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Svadhyaya—Our Next Step on our Spiritual Journey


“Svadhyaya means ‘to study, examine, and reflect on ourselves, our internal states, the objects of our senses, and the current condition of our body and mind, as well as the thoughts, feelings, and opinions that are so dear to us’.”

-Pandit Rajmani Tigunait, commenting on Yoga Sutra 2.1


There are five steps to the Examen …

1 Give thanks … for the blessings and gifts of the day…

2 Ask for light … from God, showing where God has been at work and present in your day… 3 Examine the day [noting the joys of that awareness and the failures of not attending to that presence]. 4 Seek forgiveness … Ask God's forgiveness for the times when you have acted, spoken or thought contrary to his grace and calling for you.

5 Resolve to change … your behavior [for the failures]. -Ignatius of Loyola, Spiritual Exercises, (n 43)

Svadhyaya—Our Next Step on our Spiritual Journey


By Michael Ketterhagen


As Pandit Rajmani mentions above, svadhyaya means “studying one’s whole self.” Ignatius of Loyola, the founder of the Jesuits, a Catholic men’s religious community, taught his followers that they needed to examine their lives in detail. Both are sharing with us the path that leads to union with the Source of Life/God. Both are suggesting that we make a very conscious decision to look deeply at ourselves, our whole self, in light of the desire we might have to live a spiritually-oriented life.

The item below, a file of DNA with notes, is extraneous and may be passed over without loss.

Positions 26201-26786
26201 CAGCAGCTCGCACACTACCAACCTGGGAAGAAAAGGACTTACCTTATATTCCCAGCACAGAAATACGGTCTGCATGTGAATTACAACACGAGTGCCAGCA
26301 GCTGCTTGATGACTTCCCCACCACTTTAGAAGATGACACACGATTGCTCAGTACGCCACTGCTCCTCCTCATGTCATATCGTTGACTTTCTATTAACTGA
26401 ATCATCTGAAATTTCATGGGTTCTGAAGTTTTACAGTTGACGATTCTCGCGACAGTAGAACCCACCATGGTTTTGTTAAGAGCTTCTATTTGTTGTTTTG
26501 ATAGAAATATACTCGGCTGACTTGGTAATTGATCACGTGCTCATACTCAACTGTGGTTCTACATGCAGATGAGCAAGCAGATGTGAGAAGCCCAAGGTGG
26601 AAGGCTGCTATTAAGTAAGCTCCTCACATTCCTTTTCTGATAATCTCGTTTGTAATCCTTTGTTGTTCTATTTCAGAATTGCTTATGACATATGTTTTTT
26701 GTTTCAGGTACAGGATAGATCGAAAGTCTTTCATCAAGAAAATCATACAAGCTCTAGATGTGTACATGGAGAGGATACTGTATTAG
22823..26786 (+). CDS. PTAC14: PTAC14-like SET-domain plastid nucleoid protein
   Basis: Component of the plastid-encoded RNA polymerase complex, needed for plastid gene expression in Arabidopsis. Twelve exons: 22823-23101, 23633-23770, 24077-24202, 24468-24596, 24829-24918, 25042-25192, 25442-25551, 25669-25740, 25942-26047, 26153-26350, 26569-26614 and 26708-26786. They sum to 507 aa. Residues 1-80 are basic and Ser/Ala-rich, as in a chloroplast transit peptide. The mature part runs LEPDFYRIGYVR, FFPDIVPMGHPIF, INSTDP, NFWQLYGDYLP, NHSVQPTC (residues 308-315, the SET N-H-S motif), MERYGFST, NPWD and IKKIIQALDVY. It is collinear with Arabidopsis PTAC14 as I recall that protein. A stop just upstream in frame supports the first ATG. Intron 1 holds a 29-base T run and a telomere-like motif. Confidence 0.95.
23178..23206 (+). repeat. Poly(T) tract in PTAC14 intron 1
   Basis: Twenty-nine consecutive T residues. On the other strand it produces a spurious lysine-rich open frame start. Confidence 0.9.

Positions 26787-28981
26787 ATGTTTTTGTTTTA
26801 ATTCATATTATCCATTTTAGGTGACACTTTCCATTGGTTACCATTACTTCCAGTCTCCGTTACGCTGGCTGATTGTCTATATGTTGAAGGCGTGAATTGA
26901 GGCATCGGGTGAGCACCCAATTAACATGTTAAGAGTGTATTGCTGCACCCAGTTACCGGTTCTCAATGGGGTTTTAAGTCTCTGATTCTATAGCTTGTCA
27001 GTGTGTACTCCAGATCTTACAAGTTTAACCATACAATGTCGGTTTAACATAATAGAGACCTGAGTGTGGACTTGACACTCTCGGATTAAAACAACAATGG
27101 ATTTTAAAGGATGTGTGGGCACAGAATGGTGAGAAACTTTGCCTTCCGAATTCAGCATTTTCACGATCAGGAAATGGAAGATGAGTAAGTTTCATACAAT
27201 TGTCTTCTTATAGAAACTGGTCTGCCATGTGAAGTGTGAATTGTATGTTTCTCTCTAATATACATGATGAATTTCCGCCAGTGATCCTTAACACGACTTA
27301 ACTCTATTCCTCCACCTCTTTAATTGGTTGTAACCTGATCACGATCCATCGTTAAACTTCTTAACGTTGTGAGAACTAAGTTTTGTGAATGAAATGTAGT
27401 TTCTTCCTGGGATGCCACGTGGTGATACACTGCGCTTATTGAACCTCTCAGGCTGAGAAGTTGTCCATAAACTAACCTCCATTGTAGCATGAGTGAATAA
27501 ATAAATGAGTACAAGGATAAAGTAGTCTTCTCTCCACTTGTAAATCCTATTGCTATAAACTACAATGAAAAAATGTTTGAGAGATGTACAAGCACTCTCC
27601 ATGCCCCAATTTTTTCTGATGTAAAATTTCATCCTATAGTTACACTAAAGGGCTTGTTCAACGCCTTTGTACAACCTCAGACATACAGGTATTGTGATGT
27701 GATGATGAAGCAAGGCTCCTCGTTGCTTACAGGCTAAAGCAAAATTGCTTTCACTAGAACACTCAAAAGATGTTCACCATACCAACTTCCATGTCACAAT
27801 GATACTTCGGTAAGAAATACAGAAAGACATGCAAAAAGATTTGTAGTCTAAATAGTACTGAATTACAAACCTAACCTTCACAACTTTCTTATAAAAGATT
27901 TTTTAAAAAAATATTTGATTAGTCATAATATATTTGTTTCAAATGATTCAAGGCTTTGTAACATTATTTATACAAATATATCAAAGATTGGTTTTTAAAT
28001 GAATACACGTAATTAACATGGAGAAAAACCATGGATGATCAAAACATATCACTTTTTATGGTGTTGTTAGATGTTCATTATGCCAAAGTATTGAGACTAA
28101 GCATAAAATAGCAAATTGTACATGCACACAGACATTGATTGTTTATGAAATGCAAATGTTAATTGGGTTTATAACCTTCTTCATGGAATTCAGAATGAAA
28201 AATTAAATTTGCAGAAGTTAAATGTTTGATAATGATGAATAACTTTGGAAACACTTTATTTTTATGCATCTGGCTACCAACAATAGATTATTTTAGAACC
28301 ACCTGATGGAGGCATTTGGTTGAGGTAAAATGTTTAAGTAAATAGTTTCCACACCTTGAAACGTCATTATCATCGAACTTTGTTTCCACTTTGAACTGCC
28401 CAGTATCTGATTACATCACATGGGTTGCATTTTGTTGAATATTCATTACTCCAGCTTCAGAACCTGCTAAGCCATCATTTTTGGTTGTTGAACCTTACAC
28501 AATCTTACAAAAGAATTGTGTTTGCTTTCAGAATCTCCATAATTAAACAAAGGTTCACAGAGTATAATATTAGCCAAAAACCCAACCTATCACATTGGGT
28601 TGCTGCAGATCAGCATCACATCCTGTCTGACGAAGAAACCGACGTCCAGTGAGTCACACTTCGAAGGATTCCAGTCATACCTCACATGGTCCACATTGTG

As Pandit Rajmani states, this path is not just the study of our personality and our traits, hopes and dreams. This is the study of the deepest Self. In Yoga, it means studying all the aspects of our true being, from the smallest detail in our physical and mental worlds to the essence and nature of our universal consciousness, called atman. I like to call this atman our DIP, our divine, infinite, and perfect Self.


So, how do we examine and reflect on our deepest self?


In both the Christian and the Yoga Traditions, it means searching out the important sources in each tradition. It means reading deeply about people who have experienced the joy of union with God/Christ or who have experienced the fullness of their human lives like the yogi(ni)s. It means examining and understanding the practices of those who have understood unity with God, as manifested in the life of Jesus of Nazareth. It means, for the Christian, reading the Bible and the lives and suggestions of Christian saints, like Ignatius of Loyola.

For the yogi(ni), it means examining and practicing the wisdom found in two great books of the Himalayan Tradition—the Yoga Sutras and the Bhagavad Gita, as well as the life of the Buddha who also was a yogi.


Spending time each day in thoughtful reflection on one’s day, or reading from those sacred texts or sitting in silent meditation before or after our day gives us the opportunity to learn so much about all the aspects of ourselves. We learn about how we are living our lives in reference to our spiritual desires to live a fulfilled and peaceful life, a heaven-blessed life, not only when we leave our bodies but also while we are here with all our physical and mental faculties.


I pray to the divinity in you!

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